How Does Being an Authorized User Affect My Credit?

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When you are an authorized user on another person’s credit card, it can seem very similar to having your own account; you have a card with your name on it, and you use it just as you would any other credit card. But is it the same when it comes to your credit? Unfortunately, there is not one easy answer to this question. However, by learning about the possible impacts of being an authorized user, you can be better prepared to protect your credit.

What Does It Mean to Be an Authorized User?

Being an authorized user means that somebody who already has a credit card adds your name to their account. You are then issued a card with your name on it, and you can use that card for purchases. Authorized users are usually added by family members, for example, a person might add his or her spouse, or a parent may add a child.

The difference between being an authorized user and having an account of your own, is that as an authorized user, you are not legally responsible for any charges on the card. All debt is the responsibility of the primary account holder. Being an authorized user also differs from being a joint account holder in terms of liability. Like primary account holders, joint holders are also legally responsible for paying back any charges made with the card.

Reporting to the Credit Bureaus

While you are not legally responsible for paying any debt you incur as an authorized user, it is likely that your credit will be affected. This is because many credit card companies report the accounts of authorized users to the credit bureaus. These accounts then affect the credit reports and credit scores of the authorized user.

However, it can be difficult to predict exactly how your credit will be affected because different credit card companies handle authorized users in different ways. Some report authorized users to the credit bureaus in exactly the same way as primary cardholders. If this happens to you, then the entire history of the account you are authorized to use will end up on your credit report, where it will look like your own. Other companies report authorized users in a different way, so that anyone who views their credit report can see the difference between that and their other accounts. Finally, some credit card companies don’t even report authorized users to the credit bureaus at all. If the credit card company does not report you to the credit bureaus as an authorized user, then your credit report will not be affected.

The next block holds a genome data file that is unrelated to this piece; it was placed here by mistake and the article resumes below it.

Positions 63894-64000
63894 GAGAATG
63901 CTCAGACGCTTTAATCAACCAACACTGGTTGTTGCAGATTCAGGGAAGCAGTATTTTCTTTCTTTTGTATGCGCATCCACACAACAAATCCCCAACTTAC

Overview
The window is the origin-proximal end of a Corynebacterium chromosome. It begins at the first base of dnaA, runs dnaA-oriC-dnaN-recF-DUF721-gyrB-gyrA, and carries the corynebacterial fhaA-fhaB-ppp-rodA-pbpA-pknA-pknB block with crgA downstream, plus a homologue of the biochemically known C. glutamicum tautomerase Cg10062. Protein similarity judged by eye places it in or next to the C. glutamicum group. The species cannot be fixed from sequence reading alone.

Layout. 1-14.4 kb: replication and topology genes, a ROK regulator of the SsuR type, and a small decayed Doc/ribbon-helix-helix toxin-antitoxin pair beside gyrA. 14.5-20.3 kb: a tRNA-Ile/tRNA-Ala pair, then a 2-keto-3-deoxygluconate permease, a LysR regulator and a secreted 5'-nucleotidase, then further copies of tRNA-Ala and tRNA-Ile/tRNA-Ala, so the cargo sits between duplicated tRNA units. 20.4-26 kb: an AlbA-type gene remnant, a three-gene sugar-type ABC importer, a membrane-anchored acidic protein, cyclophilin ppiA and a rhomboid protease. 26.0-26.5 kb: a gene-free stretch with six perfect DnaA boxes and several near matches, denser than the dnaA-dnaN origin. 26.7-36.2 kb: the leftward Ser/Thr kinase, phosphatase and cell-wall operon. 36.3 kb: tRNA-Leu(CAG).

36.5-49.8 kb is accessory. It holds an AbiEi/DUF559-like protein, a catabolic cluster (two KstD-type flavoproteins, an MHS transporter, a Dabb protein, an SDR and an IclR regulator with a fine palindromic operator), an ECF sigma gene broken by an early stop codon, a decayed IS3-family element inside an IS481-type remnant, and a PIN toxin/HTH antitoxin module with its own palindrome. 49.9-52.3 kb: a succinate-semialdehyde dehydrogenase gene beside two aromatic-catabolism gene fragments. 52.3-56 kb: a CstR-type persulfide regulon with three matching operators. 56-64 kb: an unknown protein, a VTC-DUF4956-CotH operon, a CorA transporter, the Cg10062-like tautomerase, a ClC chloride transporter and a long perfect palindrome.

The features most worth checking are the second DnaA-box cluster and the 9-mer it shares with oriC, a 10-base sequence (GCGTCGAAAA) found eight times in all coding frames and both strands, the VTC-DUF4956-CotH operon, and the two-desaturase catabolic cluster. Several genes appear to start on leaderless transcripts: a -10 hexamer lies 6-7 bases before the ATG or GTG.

Positive and Negative Effects to Your Credit

In some cases, a person becomes an authorized user mainly for the reason of trying to improve his or her credit. This can work if the primary cardholder has good credit and pays their bills on time. However, being an authorized user is not always beneficial. If you are thinking about becoming an authorized user, don’t forget to consider the possible risks to your credit. It could be harmed if the primary cardholder does not use his or her credit wisely, for instance maintaining a high balance or not paying bills on time, because this behavior may show up on your own credit report.

The impact on your credit can also vary depending on how lenders and other people viewing your report actually interpret the information they find there. Some credit scoring models give different weight to accounts where you are an authorized user, so it might not benefit you as much as you hope. A lender who looks at your report may also be unimpressed by an account where they see that you are only an authorized user, because they may prefer to see proof that you can responsibly manage your own account.

As an authorized user, you can have your name removed from the account at any time, however, be aware that being removed can also impact your credit. If the primary cardholder was running up high balances or not paying the card on time, then removing it from your credit is likely to be beneficial. However, if the account was having a positive impact on your credit—for instance by increasing the overall length of your credit history—then removing it can have a negative effect.

While it can be difficult to determine exactly how your credit is affected as an authorized user, you need to be aware that the impact could be significant. You should consider the potential impacts, and only be added to the account of a person whom you trust. If you do end up experiencing credit problems related to the account, you can work with a credit repair company to help you dispute the negative items.

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